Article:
I also had an amazing team of recurring stage managers including Rachel Heine and Lindsay Kipnis, and a music design team of Ben Quinn and Jason Pomerantz who contributed so much to this project creatively.

This Edinburgh run is being produced by the truly extraordinary company Alchemation – who have produced hits like ‘Six’, ‘Rent’, ‘Avenue Q’ and ‘In The Heights’, among many others.

The Alchemation team has been phenomenal to work with and I’m so grateful to them for making my Edinburgh Fringe dreams come true. I cannot thank them enough. It may be a small show in a box, but it took a village to bring it to the Fringe!

CC: What made you decide to bring the show to the Edinburgh Festival?
DS: The Edinburgh Fringe Festival has always been on the vision board for ‘The Box Show’.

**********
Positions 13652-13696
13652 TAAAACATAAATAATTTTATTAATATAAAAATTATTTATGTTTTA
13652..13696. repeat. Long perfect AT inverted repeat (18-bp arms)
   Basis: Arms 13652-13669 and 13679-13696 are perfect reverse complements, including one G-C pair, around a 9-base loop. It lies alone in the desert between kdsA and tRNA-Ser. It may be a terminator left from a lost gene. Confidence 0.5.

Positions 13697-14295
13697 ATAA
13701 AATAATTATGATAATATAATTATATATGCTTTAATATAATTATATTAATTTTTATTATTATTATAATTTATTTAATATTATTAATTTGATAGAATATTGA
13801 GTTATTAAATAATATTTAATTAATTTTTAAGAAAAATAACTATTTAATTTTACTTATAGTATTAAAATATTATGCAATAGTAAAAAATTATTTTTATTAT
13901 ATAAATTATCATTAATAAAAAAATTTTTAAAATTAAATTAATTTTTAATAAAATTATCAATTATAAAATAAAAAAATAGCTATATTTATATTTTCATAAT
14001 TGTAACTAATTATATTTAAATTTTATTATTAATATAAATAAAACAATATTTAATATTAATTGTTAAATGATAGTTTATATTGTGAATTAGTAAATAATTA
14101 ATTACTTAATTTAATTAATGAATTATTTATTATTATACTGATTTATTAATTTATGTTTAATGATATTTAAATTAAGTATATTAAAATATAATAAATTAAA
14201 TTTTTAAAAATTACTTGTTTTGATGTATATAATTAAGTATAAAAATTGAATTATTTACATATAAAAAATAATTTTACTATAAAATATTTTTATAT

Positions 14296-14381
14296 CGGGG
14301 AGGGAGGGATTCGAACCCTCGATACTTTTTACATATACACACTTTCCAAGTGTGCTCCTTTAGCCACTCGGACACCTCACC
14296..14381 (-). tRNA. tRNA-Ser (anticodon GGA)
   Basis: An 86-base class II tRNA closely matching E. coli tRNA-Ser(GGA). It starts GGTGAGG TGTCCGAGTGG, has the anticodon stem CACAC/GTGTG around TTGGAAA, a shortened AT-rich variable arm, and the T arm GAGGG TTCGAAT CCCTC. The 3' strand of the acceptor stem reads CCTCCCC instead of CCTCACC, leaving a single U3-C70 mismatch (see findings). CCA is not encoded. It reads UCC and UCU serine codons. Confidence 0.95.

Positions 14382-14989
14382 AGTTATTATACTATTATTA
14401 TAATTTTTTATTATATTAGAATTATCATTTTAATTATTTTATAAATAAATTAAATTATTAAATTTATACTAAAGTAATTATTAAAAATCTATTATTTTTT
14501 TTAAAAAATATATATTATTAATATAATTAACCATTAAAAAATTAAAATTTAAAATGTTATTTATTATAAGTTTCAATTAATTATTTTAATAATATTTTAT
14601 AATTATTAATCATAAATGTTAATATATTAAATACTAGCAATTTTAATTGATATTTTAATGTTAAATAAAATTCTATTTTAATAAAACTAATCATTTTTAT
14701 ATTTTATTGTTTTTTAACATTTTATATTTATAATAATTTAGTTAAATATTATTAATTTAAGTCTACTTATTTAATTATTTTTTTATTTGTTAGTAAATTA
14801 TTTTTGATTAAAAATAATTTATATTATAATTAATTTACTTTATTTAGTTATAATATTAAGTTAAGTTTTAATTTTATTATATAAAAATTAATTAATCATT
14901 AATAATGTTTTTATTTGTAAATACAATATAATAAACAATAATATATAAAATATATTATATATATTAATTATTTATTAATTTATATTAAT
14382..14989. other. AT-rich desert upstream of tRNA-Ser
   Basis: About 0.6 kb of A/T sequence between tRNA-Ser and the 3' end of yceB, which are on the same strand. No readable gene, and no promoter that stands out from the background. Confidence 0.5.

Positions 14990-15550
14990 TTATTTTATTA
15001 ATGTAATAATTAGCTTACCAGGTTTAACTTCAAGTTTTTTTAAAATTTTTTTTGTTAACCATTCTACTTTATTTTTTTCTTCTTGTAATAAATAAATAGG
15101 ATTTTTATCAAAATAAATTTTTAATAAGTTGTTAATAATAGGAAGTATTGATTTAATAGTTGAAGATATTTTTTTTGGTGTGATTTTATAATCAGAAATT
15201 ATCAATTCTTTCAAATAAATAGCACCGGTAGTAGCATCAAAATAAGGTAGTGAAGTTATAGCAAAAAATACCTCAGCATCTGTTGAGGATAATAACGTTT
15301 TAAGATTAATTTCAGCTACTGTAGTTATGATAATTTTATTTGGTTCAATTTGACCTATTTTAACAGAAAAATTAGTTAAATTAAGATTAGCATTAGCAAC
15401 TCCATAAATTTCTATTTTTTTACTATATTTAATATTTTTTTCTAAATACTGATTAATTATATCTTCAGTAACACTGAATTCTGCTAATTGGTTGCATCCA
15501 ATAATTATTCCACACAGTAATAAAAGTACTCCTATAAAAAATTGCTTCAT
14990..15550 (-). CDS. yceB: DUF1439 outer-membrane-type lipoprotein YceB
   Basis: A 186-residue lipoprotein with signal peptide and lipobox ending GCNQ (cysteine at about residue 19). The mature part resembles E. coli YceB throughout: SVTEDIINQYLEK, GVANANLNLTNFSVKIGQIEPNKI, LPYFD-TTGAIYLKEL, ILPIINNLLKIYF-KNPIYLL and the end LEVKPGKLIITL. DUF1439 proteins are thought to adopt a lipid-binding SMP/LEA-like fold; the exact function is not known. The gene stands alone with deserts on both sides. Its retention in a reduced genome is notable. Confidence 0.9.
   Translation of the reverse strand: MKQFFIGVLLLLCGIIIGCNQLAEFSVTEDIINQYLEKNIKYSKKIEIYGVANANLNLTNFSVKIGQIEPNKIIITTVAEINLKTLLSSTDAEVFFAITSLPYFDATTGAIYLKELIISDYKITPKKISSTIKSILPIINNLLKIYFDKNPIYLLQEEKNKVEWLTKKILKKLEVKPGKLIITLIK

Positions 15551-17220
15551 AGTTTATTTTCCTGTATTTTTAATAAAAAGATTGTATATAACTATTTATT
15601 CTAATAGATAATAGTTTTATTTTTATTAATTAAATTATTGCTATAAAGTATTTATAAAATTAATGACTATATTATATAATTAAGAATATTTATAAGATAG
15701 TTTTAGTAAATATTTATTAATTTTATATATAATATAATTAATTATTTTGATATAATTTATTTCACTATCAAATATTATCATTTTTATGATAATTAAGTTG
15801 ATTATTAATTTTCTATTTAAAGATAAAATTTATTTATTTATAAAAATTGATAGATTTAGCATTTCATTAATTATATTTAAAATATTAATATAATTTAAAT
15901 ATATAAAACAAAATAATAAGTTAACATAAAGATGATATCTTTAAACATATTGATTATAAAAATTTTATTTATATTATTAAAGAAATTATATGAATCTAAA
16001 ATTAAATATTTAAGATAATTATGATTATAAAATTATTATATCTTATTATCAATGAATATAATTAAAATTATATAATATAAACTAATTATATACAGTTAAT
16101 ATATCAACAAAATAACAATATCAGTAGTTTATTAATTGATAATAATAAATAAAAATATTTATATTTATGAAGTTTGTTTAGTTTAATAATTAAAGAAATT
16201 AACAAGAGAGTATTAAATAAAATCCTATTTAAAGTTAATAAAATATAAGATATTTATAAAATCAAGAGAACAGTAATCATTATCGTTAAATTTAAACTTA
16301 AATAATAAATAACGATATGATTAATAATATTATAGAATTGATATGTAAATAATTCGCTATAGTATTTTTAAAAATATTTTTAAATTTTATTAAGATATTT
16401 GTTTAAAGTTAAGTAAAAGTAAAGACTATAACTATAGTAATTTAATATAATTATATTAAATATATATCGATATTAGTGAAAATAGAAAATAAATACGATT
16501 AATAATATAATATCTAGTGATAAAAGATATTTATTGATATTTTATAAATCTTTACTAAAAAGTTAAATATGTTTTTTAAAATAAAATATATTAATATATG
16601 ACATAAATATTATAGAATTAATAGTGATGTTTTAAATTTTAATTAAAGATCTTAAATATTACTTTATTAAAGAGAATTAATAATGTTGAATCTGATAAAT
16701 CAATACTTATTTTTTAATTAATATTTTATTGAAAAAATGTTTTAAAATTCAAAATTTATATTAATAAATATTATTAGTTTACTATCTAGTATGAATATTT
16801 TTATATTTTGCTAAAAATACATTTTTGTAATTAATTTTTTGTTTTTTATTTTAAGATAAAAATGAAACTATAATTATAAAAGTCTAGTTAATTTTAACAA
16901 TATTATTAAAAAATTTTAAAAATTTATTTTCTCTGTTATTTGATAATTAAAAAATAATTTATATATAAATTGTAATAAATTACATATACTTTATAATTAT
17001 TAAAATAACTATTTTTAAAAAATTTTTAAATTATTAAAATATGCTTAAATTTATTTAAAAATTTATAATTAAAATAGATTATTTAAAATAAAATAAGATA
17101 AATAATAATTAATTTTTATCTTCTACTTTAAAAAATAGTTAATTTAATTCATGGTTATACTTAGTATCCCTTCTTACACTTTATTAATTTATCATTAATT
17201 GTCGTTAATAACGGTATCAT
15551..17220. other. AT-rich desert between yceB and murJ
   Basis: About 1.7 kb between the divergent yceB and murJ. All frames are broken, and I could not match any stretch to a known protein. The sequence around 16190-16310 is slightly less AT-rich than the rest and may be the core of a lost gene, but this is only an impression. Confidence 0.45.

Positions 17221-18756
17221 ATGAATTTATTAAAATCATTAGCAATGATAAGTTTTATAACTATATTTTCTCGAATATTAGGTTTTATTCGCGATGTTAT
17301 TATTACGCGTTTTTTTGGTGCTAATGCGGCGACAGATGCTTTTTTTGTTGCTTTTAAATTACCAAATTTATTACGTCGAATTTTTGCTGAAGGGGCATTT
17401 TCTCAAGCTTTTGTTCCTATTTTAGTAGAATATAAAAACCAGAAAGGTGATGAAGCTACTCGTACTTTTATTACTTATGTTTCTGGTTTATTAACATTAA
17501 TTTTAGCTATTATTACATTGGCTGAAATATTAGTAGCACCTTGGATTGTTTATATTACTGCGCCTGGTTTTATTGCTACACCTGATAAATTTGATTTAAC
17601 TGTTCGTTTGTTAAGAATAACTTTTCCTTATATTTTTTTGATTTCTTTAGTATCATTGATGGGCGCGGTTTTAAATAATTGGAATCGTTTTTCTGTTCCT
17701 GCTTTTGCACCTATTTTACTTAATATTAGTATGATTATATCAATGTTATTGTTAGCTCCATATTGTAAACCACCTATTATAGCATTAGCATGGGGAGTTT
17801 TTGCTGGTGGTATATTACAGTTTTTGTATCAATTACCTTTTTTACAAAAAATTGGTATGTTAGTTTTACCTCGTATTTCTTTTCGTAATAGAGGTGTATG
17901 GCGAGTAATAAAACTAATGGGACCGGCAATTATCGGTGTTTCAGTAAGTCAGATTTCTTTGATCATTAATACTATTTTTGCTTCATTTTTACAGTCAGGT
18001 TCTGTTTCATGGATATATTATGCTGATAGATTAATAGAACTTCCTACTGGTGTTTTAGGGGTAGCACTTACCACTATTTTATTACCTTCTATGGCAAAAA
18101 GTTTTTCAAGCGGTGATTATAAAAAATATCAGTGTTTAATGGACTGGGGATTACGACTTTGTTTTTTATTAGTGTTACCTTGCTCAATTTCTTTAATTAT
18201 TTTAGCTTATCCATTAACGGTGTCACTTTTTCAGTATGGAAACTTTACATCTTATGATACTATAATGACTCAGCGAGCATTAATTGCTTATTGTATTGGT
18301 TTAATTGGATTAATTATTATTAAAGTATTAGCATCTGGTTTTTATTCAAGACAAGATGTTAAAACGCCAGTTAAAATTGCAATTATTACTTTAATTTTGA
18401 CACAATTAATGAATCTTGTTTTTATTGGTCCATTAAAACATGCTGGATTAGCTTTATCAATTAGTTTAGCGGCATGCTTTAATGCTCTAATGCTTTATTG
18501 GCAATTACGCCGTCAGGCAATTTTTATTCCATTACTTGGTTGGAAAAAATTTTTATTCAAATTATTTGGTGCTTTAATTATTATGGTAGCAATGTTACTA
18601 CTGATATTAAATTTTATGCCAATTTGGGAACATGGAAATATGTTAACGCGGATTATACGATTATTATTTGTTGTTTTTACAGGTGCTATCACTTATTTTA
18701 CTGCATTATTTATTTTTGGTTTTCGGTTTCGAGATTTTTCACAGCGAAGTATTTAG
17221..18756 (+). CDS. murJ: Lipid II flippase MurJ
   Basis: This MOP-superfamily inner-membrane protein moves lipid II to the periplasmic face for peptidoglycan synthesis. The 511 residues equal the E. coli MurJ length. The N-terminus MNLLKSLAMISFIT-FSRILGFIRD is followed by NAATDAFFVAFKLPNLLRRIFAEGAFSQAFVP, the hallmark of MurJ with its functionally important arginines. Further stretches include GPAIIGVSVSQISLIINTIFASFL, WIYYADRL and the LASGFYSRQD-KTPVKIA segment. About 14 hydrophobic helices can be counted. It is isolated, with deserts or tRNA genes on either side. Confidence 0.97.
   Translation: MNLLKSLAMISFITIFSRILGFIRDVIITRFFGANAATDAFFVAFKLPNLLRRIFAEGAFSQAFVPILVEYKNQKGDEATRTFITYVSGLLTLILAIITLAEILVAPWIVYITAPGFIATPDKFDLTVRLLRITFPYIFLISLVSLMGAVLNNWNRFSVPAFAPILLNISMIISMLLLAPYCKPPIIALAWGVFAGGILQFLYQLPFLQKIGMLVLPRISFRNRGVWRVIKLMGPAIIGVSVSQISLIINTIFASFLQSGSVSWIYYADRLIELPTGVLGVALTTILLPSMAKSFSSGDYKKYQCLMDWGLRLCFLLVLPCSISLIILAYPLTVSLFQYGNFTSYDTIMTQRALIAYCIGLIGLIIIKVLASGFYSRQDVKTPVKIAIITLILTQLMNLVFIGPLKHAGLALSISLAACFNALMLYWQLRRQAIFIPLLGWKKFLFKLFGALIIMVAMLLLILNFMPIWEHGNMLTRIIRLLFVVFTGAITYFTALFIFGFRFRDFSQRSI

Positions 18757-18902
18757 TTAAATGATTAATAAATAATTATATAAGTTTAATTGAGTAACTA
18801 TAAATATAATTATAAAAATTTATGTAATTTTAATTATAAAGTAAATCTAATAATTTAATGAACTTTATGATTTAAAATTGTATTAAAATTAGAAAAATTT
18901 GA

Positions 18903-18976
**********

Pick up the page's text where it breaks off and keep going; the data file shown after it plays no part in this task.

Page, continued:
Ever since the show’s inception, I have always thought it would be great for the Fringe. I performed at the Fringe once before with my high school acting group decades ago, and I’ve wanted to come back ever since.

Taking this show to the Fringe seemed too daunting for me to do as a solo producer, so when the amazing team at Alchemation wanted to produce the show in Edinburgh it felt like a dream come true.

I’m so grateful to be here this summer, sharing my weird little show with wonderful international audiences!

CC: How have you been preparing for the trip?
DS: Ah preparation! Well, as they say, when we make plans, the gods laugh.

I had been prepping for the Fringe for a few months – working on cutting the show down from 90 to 60 minutes, rehearsing it, getting the new show into my body, and handling travel logistics – and then about a month before the start of the Festival I got sick and was basically bedridden for two weeks.